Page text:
Ultima Ratio Regum is a middle-ground between roguelikes, RPGs and strategy games. It has no fantasy elements and seeks instead to be closer to a realistic history simulator, and a strategy/4x game which just happens to be in ASCII. Combat is rare and deadly - whilst these mechanics are modeled in detail, exploration, trade and diplomacy factors will have just as much effort put into them. URR aims to eventually be a fusion of roguelike and strategy two genres - rather than a strategy game where you command with omniscience (even in ancient eras), you instead command as an individual character also in the game. Orders must be issued in person; you can lose contact with distant armies; but the same mechanics affect the AI players who also lack omniscience and depend upon the knowledge of situations they themselves can garner. Worlds can be generated over a vast array of sizes, climates and types, but all ultimately with no fixed objective but a world full of civilizations and factions to be allied with or battled against. It aims for depth in character development and world events, but with much in the 'middle' - constructing buildings, city growth, resource management - abstracted out (as other games exist which handle those well). Political and social dynamics will be modeled via a complex system that aims to generate both a history for the world, and the current state of political affairs when your game begins.
Things have happened in the world of URR since our last update. Here is a run-down of some of them:
Throwing is basically finished. You can throw items around, and they will bounce off objects they hit and hit the floor, or just hit the floor immediately if you throw them at it. Tripwires will be triggered when you throw stuff at them, but currently pressure pads will not. I’m still debating whether there should be a weight requirement for triggering them, but I’ll update here once I’ve decided how this aspect should work. Additionally, message adjust themselves based on your knowledge. For example, if you throw a stone through a tripwire, it will produce one of three different messages. If you can see it, it might say “The stone falls to the floor and triggers the tripwire!”; if you cannot see it but have previously explored it, it might say “The stone falls to the floor, and you hear the tripwire release!”, and if you have never explored it, you might get “You hear the stone fall to the floor, followed by a loud snapping sound!”. There are equivalents of these messages for everything your projectiles can possibly hit, which has already built up into a pretty impressive database of messages.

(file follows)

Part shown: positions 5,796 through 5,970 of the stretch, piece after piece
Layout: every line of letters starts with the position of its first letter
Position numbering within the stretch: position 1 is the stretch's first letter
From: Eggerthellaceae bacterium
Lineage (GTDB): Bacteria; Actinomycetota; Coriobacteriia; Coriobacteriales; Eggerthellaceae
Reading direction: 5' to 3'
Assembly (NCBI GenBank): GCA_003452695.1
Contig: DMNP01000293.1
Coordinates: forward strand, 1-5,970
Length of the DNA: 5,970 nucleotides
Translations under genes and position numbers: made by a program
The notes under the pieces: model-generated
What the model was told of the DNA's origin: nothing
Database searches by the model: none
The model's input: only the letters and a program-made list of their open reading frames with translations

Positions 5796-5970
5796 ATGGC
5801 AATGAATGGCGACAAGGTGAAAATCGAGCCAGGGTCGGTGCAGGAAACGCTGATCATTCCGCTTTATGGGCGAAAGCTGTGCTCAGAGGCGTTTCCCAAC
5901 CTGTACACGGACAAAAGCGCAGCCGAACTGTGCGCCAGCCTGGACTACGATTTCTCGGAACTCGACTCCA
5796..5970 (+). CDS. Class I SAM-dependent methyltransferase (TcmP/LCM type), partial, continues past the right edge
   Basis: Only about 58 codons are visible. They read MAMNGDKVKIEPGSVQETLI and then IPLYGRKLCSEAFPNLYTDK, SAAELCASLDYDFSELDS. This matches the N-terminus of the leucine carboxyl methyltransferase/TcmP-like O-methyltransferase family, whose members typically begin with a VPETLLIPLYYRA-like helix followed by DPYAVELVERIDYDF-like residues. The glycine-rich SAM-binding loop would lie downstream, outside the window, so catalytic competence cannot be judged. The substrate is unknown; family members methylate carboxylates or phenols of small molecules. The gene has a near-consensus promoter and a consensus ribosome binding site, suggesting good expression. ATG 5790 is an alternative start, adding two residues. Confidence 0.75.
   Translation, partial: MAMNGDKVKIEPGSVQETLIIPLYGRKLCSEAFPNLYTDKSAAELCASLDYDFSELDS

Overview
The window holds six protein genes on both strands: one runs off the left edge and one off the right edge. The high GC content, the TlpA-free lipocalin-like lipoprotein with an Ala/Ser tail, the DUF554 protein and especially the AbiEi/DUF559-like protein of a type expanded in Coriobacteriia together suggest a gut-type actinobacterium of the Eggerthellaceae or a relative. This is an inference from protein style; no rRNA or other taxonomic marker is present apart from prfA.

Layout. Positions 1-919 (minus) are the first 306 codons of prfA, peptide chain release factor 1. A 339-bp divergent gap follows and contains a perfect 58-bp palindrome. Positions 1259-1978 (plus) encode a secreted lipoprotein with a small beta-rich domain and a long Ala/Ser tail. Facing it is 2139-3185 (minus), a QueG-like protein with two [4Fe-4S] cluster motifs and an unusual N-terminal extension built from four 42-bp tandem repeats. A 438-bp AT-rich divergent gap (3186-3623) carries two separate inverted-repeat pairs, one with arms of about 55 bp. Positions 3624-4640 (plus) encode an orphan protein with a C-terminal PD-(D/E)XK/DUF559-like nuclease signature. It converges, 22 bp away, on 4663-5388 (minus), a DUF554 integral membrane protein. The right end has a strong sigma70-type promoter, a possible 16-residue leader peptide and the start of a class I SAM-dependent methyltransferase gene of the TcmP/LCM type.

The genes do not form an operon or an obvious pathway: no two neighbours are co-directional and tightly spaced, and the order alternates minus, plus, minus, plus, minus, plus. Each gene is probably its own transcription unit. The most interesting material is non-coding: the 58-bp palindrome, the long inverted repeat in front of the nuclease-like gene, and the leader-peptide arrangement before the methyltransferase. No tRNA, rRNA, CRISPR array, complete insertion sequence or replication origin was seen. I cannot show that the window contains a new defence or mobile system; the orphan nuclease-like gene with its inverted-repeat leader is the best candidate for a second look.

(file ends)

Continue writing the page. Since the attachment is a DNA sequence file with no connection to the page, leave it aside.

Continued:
Almost all forms of terrain now come with their own lookup images, all unique and procedurally generated. This is something I’ve been meaning to get done for a while, so I just spent a few hours and put together some graphics I liked the look of. Some are more “realistic” and others more stylized, but I’m very happy with how they all look. Here’s a selection. Row by row, left-to-right, these are snow, sand, rock, dried lava, grass/undergrowth in the tropics, savannah, temperate and taiga, the bark of a tree, some branches, lava, and water. I probably shouldn’t need to say it at this point, but these are naturally all procedurally generated for every tile. Some of the wood/tree colours are a little stylized, but they generally try to adhere to a reasonable level of realism/accuracy.
You can now export the interior or exterior level you find yourself on, by pressing ‘X’, which will save to a .png file appropriately named (e.g. “25x29_Ex”, for the exterior of map grid 25 [x-axis] by 29 [y-axis]). Alternatively, the first floor interior of the first ziggurat on a grid would be saved as “25x29_Z1_F1″, and that kind of notation will be expanded to everything else. That function is still in its early stages – and later on you’ll be able to save and export information about your character, or the world’s histories and civilizations and so on – but this is a good start.
The Great Bug Purge
Over the last fortnight I’ve hacked the number of bugs and small fixes I wanted in this version down from a towering 50 to a mere 2 at time of writing, both of which are decidedly non-essential (they are more like slight improvements, not actual bugs). As such, I’m now moving onto developing the health system. Additionally, from this point onwards I’ll be increasing blog entries back up to one per week as we move towards the 0.4 release at the end of December. All that remains is the health system – or, at least, the components of it relevant to this release – and some very simple things like ensuring general “terrain items”, like branches and stones, spawn, and that some start in the player’s inventory. I was intending to allow you to create several items this release, for example oil-soaked torches (combining a torch and some oil, funnily enough), but there isn’t going to be time for that feature. I’m therefore going to push it back a version or two, and that’ll give me more time to think about what other item combinations I want to allow.
Until next time you can keep up to date on my devblog, Facebook page, or Twitter feed. The devblog is updated weekly or fortnightly generally on Saturdays, Facebook a few times a week, and the Twitter roughly daily. Any thoughts, please leave them in the comments! Stay tuned...
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